Isabelle Dinoire, who recieved the world’s first partial face transplant, provoked lively debate
about the ethics of the operation, but was
more concerned about media harassment of her and her family. (Includes some of the latest photos of Isabelle Dinoire)

The news of Isabelle Dinoire’s pioneer operation in France last
November got doctors and ethicists asking whether she could live with a
dead person’s face or suffer psychological damage from losing something
so essential to her self-image.

Isabelle Dinoire

With medical ethics panels in
France, Britain and the United States advising caution before
undertaking the risky operation, transplant surgeon Dr Jean-Michel
Dubernard was accused of "jumping the gun" to be the first to perform
the feat.

But Dinoire, 38, showed no sign of doubt about the
rights or wrongs of her operation during her first meeting with
reporters at the Amiens hospital in north-eastern France where she
received a new nose, lips and chin after being mauled by her dog in May.

Asked how she reacted on first seeing her new face, she replied calmly: "All I could say was ‘thank you’."

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"Since
the day of the operation I have had a face like everybody else,"
Dinoire said with some difficulty, her cheeks showing fine scars
bordering the new skin.

Her only complaint was about harassment
by journalists eager to snap a picture or glean quotes for a story. She
did not name names but most news and pictures about her have been
published in the British press.

"It would have been good if I
could have avoided all that, especially because they harassed my
family, my neighbours and the family of the donor," she said. "I want
to live with my daughters again and try to live normally and not be
harassed."

Dubernard ended the news conference with an impassioned plea "that her private life and her dignity be respected."

Immediate acceptance

In
their introductory remarks, Dinoire’s surgeons and psychiatrist
responded in detail to several ethical questions that have been raised
in recent weeks.

Dubernard said he made sure she was fully briefed about the risks beforehand and was in a clear mind when she accepted them.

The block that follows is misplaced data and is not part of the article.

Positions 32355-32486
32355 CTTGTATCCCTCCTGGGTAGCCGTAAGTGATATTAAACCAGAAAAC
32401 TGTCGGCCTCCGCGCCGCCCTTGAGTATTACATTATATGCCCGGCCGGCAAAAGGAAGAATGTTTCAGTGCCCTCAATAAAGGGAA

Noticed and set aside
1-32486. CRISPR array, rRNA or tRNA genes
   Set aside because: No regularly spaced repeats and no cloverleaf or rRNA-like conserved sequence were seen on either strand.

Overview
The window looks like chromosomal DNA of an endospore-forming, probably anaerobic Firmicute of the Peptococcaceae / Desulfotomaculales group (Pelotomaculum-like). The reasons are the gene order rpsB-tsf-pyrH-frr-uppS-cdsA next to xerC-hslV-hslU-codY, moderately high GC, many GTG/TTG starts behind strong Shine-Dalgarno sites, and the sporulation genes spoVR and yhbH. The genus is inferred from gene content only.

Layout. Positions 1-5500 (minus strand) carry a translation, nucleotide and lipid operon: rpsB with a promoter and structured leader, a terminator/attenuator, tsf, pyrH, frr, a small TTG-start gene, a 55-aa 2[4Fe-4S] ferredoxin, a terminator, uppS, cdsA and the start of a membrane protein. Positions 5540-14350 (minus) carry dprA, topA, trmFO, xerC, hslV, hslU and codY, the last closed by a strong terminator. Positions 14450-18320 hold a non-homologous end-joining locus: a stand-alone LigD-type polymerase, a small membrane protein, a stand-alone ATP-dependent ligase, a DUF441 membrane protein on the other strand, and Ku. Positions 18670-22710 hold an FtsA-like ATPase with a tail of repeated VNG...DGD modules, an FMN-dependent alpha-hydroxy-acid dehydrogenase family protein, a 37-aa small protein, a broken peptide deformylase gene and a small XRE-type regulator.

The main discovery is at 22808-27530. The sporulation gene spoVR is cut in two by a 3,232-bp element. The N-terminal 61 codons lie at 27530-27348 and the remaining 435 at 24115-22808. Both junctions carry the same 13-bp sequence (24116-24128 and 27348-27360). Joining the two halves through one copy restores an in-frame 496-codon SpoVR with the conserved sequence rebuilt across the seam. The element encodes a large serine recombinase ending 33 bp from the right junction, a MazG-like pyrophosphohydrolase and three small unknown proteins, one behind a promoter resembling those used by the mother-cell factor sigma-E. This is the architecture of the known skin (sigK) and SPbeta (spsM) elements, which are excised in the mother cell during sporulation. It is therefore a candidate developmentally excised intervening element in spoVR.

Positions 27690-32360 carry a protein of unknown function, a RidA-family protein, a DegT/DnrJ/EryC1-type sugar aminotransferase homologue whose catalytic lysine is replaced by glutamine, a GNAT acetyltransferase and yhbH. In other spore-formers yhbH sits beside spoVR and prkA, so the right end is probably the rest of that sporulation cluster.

Critics of the procedure have argued that a person with such shocking injuries might not be able to make a rational decision.

Dinoire
wore a mask over her missing nose and lips as they conducted the
operation. "At the end, she took off her mask and, frankly, from then
on I had no hesitation," Dubernard said.

"If that had been one of
my two daughters, it would have been exactly the same thing," he said.
"We’re doctors and our duty is to do everything for our patient."

With her mouth torn away, Dinoire had great difficulty speaking and eating while she waited for the transplant.

Psychiatrist
Sophie Cremades said long talks with Dinoire before the operation
showed she had got over the initial trauma of the mauling and was
looking ahead to getting a new face.

"What struck us all the day
after the operation was her relief at finally having a face after six
months of waiting," she said. "This relief was such that acceptance was
immediate."

Another surgeon, Bernard Devauchelle, said the
alternative – grafting Dinoire’s own skin to rebuild her face – would
have needed 6 or 7 operations and would not be finished even now.

Don’t jump the gun

The
ethics of facial transplants have been discussed in medical circles for
several years, with experts ruling out full transplants and very
reserved about partial ones.

"There are too many questions
remaining about the procedure and problems with immunosuppression to
proceed at this time," Dr William C. Pederson, president of the
American Society for Reconstructive Microsurgery, wrote last autumn.

The image “http://www.laprensahn.com/imagenes/fotos/2006/interiores/3554.jpg” cannot be displayed, because it contains errors.

"Obviously someone is going to have to be the first, but I would urge our colleagues not to ‘jump the gun’," he added.

Britain’s
Royal College of Surgeons, expressing the same view in 2004, asked
about negative psychological reactions because the face is central to a
person’s self-image.

"The potential loss of their old appearance,
however disfigured, could be incalculable," it wrote. "Indeed, even
were the graft to be a technical success, patients may still be highly
distressed by their new appearance."

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